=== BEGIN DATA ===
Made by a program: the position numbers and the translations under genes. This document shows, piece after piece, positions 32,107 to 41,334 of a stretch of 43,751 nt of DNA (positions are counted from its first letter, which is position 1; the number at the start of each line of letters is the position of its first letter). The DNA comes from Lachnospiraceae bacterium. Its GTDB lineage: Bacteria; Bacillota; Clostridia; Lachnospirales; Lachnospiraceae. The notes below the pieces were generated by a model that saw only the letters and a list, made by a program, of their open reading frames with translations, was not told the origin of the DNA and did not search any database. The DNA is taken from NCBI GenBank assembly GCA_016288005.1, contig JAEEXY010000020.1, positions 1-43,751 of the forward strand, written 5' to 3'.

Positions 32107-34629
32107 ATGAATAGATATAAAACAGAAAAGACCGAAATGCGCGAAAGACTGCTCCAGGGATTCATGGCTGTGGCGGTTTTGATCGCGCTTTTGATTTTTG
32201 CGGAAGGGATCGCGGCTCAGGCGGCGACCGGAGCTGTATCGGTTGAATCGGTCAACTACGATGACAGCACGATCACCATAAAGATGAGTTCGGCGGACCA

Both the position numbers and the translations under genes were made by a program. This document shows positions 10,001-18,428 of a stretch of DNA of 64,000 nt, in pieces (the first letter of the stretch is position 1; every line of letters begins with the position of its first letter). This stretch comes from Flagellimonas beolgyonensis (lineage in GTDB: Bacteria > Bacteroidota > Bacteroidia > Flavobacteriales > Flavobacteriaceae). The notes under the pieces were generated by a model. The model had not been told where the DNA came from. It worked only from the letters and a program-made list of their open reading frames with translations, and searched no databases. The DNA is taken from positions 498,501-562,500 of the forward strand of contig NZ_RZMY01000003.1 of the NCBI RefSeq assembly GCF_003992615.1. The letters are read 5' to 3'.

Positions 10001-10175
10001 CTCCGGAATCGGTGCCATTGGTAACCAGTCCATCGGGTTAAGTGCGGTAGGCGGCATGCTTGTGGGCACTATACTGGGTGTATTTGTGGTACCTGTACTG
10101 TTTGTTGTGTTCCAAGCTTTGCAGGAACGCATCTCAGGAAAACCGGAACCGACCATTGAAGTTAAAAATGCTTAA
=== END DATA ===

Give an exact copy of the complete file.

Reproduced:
Made by a program: the position numbers and the translations under genes. This document shows, piece after piece, positions 32,107 to 41,334 of a stretch of 43,751 nt of DNA (positions are counted from its first letter, which is position 1; the number at the start of each line of letters is the position of its first letter). The DNA comes from Lachnospiraceae bacterium. Its GTDB lineage: Bacteria; Bacillota; Clostridia; Lachnospirales; Lachnospiraceae. The notes below the pieces were generated by a model that saw only the letters and a list, made by a program, of their open reading frames with translations, was not told the origin of the DNA and did not search any database. The DNA is taken from NCBI GenBank assembly GCA_016288005.1, contig JAEEXY010000020.1, positions 1-43,751 of the forward strand, written 5' to 3'.

Positions 32107-34629
32107 ATGAATAGATATAAAACAGAAAAGACCGAAATGCGCGAAAGACTGCTCCAGGGATTCATGGCTGTGGCGGTTTTGATCGCGCTTTTGATTTTTG
32201 CGGAAGGGATCGCGGCTCAGGCGGCGACCGGAGCTGTATCGGTTGAATCGGTCAACTACGATGACAGCACGATCACCATAAAGATGAGTTCGGCGGACCA

Both the position numbers and the translations under genes were made by a program. This document shows positions 10,001-18,428 of a stretch of DNA of 64,000 nt, in pieces (the first letter of the stretch is position 1; every line of letters begins with the position of its first letter). This stretch comes from Flagellimonas beolgyonensis (lineage in GTDB: Bacteria > Bacteroidota > Bacteroidia > Flavobacteriales > Flavobacteriaceae). The notes under the pieces were generated by a model. The model had not been told where the DNA came from. It worked only from the letters and a program-made list of their open reading frames with translations, and searched no databases. The DNA is taken from positions 498,501-562,500 of the forward strand of contig NZ_RZMY01000003.1 of the NCBI RefSeq assembly GCF_003992615.1. The letters are read 5' to 3'.

Positions 10001-10175
10001 CTCCGGAATCGGTGCCATTGGTAACCAGTCCATCGGGTTAAGTGCGGTAGGCGGCATGCTTGTGGGCACTATACTGGGTGTATTTGTGGTACCTGTACTG
10101 TTTGTTGTGTTCCAAGCTTTGCAGGAACGCATCTCAGGAAAACCGGAACCGACCATTGAAGTTAAAAATGCTTAA